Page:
KAMPALA — Tanzania President Samia Suluhu Hassan has pledged to support the production of safe, professional medical and surgical equipment in East Africa at Uganda’s East African Medical Vitals (EAMV), though the implementation of the Common External Tariff (CET) mechanisms.
During a business forum hosted by Private Sector Foundation Uganda yesterday, President Samia was impressed by the achievements of the medical supplies manufacturing plant.
“Mr [Ben] Kavuya, we have heard your concerns. We shall ensure that our nations do business together. We have fraternal relations and now is the time to collaborate. We shall fix all the challenges you have mentioned,” President Samia said.
EAMV Executive Chairman, Ben Kavuya, requested for the entire East African Community to support life-saving initiatives that would also grow the economy of the region while supporting integration of one of the world’s largest trading blocs.
“We are a highly aspirational manufacturer with high hopes in the future of our sector, this region of East Africa and the capability of Africans in general to produce world class products and services. The medical and examination gloves we produce are of world class quality,” he said.
The EAMV Plant started by producing surgical and examination gloves but will increase its product lines to include syringes, catheters and condoms in the near future.
Kavuya said EAMV intensified its efforts when the COVID-19 pandemic exposed Africa’s insufficient capacity to manufacture and supply essential drugs and personal protective equipment (PPEs), and also exposed global selfishness that disadvantaged Africa.
“Africa imports more than 80% of our pharmaceutical and medical consumables and 100% of our surgical & medical gloves. These imported gloves are powdered. Powdered gloves are detrimental to one’s health and in fact were banned in jurisdictions such as the United States of America and European nations,” he said.
“We must ask ourselves why we subject our valued medical workers to health threats owing to the importation of inferior quality powdered gloves? During the pandemic we saw how the rest of the world closed in on vital medical supplies – face masks, gloves and even the life-saving vaccines that are still in short supply here. As Africans, we must say ‘never again’. As East African Medical Vitals, we will ensure ‘never again’!” he declared.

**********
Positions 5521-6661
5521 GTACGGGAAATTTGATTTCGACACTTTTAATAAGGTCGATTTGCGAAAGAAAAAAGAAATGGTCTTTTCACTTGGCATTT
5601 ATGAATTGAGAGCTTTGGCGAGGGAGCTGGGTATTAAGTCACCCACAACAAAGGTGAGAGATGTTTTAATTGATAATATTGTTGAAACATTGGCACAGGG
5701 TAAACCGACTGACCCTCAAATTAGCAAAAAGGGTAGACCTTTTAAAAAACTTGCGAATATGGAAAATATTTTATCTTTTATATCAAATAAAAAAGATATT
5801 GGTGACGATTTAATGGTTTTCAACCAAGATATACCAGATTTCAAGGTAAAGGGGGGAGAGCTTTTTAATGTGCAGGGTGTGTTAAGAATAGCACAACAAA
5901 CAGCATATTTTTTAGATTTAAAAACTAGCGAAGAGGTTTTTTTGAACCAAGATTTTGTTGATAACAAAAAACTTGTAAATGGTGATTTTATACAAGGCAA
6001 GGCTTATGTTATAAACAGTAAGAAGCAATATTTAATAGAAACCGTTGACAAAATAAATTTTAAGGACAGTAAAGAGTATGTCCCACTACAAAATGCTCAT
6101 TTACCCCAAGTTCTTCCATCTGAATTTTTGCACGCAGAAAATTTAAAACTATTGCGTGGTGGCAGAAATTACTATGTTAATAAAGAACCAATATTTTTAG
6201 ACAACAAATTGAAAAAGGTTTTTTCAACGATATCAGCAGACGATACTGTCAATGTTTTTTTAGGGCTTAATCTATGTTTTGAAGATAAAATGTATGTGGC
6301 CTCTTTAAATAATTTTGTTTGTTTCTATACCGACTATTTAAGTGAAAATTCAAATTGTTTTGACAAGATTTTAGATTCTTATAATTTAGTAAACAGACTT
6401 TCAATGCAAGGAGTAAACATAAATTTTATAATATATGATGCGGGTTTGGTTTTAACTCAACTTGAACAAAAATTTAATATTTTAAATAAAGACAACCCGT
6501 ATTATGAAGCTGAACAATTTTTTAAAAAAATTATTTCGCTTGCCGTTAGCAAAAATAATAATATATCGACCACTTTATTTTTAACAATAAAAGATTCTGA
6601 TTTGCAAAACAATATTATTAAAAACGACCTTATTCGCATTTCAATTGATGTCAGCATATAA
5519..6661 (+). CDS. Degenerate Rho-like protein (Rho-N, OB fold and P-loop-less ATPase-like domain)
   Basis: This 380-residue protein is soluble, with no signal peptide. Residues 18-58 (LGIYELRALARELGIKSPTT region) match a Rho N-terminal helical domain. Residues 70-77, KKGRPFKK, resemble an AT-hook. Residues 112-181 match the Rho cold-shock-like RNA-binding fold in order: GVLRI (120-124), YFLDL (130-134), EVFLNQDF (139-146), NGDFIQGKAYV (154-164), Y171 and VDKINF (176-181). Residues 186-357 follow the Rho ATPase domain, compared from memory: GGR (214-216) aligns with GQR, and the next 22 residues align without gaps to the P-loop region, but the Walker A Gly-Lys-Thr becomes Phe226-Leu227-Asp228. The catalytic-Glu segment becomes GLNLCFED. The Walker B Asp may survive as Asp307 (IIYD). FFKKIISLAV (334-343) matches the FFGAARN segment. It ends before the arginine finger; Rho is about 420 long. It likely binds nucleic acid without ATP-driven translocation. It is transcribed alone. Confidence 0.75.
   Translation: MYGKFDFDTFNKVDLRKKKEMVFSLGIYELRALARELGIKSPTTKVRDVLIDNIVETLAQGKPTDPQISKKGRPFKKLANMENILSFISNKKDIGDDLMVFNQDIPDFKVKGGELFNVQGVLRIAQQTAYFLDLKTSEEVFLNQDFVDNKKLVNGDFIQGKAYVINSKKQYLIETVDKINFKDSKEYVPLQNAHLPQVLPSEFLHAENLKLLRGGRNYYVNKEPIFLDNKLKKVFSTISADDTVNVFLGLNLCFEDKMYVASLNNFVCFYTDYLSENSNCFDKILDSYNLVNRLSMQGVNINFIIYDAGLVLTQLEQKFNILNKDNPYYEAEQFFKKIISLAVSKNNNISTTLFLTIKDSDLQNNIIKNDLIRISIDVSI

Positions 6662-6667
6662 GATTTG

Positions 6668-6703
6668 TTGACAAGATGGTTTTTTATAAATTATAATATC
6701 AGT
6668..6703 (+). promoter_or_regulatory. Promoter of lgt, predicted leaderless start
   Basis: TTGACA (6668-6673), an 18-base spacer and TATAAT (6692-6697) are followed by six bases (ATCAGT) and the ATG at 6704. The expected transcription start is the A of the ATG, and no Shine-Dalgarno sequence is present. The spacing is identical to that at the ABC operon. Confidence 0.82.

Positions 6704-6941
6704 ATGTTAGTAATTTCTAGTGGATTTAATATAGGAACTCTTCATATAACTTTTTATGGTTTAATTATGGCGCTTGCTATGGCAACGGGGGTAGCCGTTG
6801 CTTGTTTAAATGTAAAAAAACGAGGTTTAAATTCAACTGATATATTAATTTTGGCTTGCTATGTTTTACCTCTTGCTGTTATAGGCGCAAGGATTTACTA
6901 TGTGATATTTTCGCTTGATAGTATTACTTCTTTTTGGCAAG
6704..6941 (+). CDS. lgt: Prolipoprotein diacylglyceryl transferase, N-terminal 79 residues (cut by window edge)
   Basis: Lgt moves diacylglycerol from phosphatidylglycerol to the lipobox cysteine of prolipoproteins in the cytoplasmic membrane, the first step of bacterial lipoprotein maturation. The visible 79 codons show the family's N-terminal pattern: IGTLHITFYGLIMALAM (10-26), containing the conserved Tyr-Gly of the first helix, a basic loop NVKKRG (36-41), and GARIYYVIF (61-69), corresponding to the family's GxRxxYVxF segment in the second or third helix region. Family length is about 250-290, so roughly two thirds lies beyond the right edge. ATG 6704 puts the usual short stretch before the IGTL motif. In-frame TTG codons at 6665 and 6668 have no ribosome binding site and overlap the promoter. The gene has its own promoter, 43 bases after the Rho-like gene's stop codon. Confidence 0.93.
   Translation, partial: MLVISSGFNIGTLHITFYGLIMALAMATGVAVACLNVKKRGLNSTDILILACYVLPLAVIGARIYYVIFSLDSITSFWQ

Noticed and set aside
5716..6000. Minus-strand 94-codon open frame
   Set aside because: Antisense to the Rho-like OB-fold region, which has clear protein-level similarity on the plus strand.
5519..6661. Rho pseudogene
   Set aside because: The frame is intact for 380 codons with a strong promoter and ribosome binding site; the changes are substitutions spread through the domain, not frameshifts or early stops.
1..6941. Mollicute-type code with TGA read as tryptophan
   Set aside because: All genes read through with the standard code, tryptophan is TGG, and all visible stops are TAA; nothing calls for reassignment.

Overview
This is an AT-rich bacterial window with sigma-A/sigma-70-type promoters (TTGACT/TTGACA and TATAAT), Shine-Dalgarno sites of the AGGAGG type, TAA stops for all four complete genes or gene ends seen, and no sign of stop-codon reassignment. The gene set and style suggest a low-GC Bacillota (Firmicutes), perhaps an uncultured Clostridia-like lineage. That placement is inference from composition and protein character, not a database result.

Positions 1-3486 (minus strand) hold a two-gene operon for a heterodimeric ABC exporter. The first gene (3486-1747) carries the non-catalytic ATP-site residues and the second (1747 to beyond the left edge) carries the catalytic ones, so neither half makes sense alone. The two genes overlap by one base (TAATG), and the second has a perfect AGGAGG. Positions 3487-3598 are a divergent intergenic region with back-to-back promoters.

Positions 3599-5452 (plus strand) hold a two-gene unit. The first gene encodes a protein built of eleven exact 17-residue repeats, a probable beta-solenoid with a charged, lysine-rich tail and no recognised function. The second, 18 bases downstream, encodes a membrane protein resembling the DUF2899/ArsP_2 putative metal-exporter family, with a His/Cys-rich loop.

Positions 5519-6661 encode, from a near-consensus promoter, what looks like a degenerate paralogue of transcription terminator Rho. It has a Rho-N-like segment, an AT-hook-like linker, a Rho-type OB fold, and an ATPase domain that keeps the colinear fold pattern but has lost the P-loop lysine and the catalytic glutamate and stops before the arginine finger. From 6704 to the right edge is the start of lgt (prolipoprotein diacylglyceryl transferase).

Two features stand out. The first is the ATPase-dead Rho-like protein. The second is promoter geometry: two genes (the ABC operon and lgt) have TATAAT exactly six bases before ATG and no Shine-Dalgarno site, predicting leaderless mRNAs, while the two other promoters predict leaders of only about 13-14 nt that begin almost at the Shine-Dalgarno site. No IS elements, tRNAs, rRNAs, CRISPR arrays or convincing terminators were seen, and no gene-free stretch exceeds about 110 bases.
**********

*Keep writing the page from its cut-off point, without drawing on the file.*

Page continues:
President Samia agreed that life-saving industries like EAMV needed nurturing, support and then the right environment in order to benefit ordinary East Africans.
The East African Community last week finally agreed to adopt the fourth (4th) band of the EAC Common External Tariff at 35%. The EAC Common External Tariff is an important annex of the EAC Customs Protocol, as it reflects the trade relations between the East African Community partner states and the rest of the world.
Mr Kavuya said, ‘If the common tariff is implemented, then markets in the EAC such as Tanzania become commercially viable.
EAMV can increase its operational capacity to over 760M gloves annually and serve markets in the EAC.’
‘With a population of 300M in EAC, we are confident that we can serve this market if commercial viability can be confirmed through implementation of the common external tariff,’ he added.
EAMV Chairman Kavuya also urged East African countries to make the cost of money cheaper in business.
“The Development Bank in Uganda offers us loans at 12%, East African Development Bank at 8%. EAC should consider creating Special Purpose Vehicles that can take on equity in strategic companies to support growth. The reality is that we are competing with Chinese companies which get funding from their national development Bank at 2%. This has put us a considerable disadvantage,” he said.
EAMV surgical and medical examination gloves are powder free in accordance with internationally recognized standards including American Society for Testing and Materials (ASTM), National Drug Authority and Uganda National Bureau of Standards.
Most African countries still import inferior, powdered gloves duty free and sell them at low prices yet they are banned in the United States and most of Europe.
In 2007, the New Partnership for Africa’s Development (now the African Union Development Agency, AUDA-NEPAD) sought to address Africa’s overreliance on imports of pharmaceutical products when it developed the Pharmaceutical Manufacturing Plan for Africa (PMPA), as mandated in the Assembly of AU heads of state decision of 2005.
In 2012, the Assembly of Heads of State endorsed a PMPA business plan which consists of a package of technical solutions to some of the critical challenges confronting the continent’s pharmaceutical industry.
Some of the proposed solutions include strengthening the regulatory systems and establishing a one-stop-shop for information, data and business intelligence for industry players—governments, the private sector, Regional Economic Communities and so on.
To boost local pharmaceutical production and in turn improve public health outcomes, the PMPA business plan strongly encourages the procurement of medical products from Africa-based companies.
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